When you’re with someone in person, the words you use are only a small part of your communication. Your body posture can communicate whether you’re interested or bored before you’ve even opened your mouth. During the interview, avoid folded arms or slouching, as these can make you appear guarded or disinterested. Face your interviewer squarely and rest your hands lightly in your lap without fidgeting. Be aware of your facial expression - nerves can make you frown or look down a lot. Do your best to make eye contact with your interviewer and don’t forget to smile.
The interviewer already knows your basic details and experience from your resume. The interview is their chance to build on this information and learn more of your personality. Look for opportunities to show extra details like how you approach tasks, things you’re good at and accomplishments you’re proud of.
Often interviewers will ask about times you’ve faced work challenges, or difficult people, or when something went wrong, because those are workplace realities. It’s important to touch on what you’ve struggled with, because no interviewer will believe a candidate never had difficulty. But don’t stop at the difficulty. The interviewer is looking for your ability to deal with and overcome challenges. Speak of times where you turned a bad situation around, like:
The time you calmed an angry customer or co-worker.
How you responded to an injury when the forklift truck knocked boxes off a shelf.
How you convinced your boss to try a new solution to an ongoing problem.
If you see an opportunity to mention something amusing, it could help you stand out as someone who is enjoyable to be around. Be careful not to joke at someone else’s expense or to overuse humour so that it seems you’re not serious about the job. What often works well is poking fun at yourself or laughing about a work incident. Humour can help everyone relax and cause a person to warm to you.
Most people will experience interviews that don’t go the way they’d hoped. It’s deflating, but don’t lose heart—it’s not wasted if you learn from it.
If you see the interviewer’s eyes glaze over or you go blank and have no answer at all, don’t panic. Ignore the voice in your head saying you’ve messed up.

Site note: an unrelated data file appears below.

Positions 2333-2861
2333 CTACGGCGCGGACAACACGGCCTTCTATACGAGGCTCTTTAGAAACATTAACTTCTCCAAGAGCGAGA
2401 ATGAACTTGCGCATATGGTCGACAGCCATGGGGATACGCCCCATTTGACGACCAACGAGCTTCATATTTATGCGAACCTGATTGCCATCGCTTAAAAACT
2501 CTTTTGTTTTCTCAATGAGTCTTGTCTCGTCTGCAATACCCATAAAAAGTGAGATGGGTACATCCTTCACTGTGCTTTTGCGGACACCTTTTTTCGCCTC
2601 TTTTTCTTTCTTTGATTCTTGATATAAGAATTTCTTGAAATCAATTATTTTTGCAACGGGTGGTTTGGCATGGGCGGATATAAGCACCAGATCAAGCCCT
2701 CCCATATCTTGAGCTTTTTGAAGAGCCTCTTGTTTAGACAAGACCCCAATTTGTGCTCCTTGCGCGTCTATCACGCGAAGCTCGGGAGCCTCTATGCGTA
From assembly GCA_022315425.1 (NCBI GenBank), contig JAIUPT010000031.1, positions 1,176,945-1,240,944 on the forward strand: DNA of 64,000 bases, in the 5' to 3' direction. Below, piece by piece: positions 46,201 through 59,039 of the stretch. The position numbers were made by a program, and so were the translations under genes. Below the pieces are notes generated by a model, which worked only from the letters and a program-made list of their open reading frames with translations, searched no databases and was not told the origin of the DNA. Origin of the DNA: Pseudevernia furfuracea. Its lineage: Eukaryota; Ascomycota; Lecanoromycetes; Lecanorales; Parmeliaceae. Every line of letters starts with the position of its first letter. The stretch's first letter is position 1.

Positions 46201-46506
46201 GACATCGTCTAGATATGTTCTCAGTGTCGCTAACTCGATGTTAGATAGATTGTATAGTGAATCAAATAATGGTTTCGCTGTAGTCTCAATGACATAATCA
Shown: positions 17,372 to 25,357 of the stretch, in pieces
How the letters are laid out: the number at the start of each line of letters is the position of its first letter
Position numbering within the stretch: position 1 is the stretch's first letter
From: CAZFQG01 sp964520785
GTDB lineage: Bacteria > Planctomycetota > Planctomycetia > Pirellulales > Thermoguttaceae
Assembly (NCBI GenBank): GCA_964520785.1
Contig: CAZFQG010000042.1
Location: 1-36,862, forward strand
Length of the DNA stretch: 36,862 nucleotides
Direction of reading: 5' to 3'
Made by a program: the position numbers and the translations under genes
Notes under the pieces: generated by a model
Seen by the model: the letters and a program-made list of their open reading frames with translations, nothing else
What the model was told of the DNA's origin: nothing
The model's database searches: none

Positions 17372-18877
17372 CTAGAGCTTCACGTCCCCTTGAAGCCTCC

Instead, stay calm and treat every new question as a fresh chance to show you’re a worthy candidate. You don’t know exactly what the interviewer is looking for—it might be a personality type rather than someone who knows all the technical answers, or vice versa.
One way to recover is simply to ask, "Are there any gaps in my skills that I can help clear up?" It could create an opportunity to point out how your soft skills would help bridge the gap. For example, explaining how you’re tech-savvy or a fast learner might keep you on the shortlist even if you don’t have the required program experience.
You could also ask, "Is there anything you would like me to expand on for you?" If the interviewer wants to hear more, it could lead to a more genuine discussion about where you might add value to the company.
Presenting well in a job interview is a skill you can keep improving. If you are a standout candidate, you may have a second or third interview for the role. If you’re unsuccessful, you’ve got more interviews ahead of you too.
Self-reflection is an effective way to become more self-aware and make improvements. After an interview, ask yourself:
What went well?
What didn't go well?
What will I do again next time?
What will I do differently next time?
Either way, don’t give up. Many factors influence why someone is offered a job or not. Not all of them are within your control.
It’s possible to outshine all your competitors in a job interview and be the successful candidate. If you prepare before an interview and practice your delivery, you’re already steps ahead. During the interview, stories that help the interviewer get to know you and your skills can make you stand out. Whether or not you’re successful, the key is to let every experience help you improve.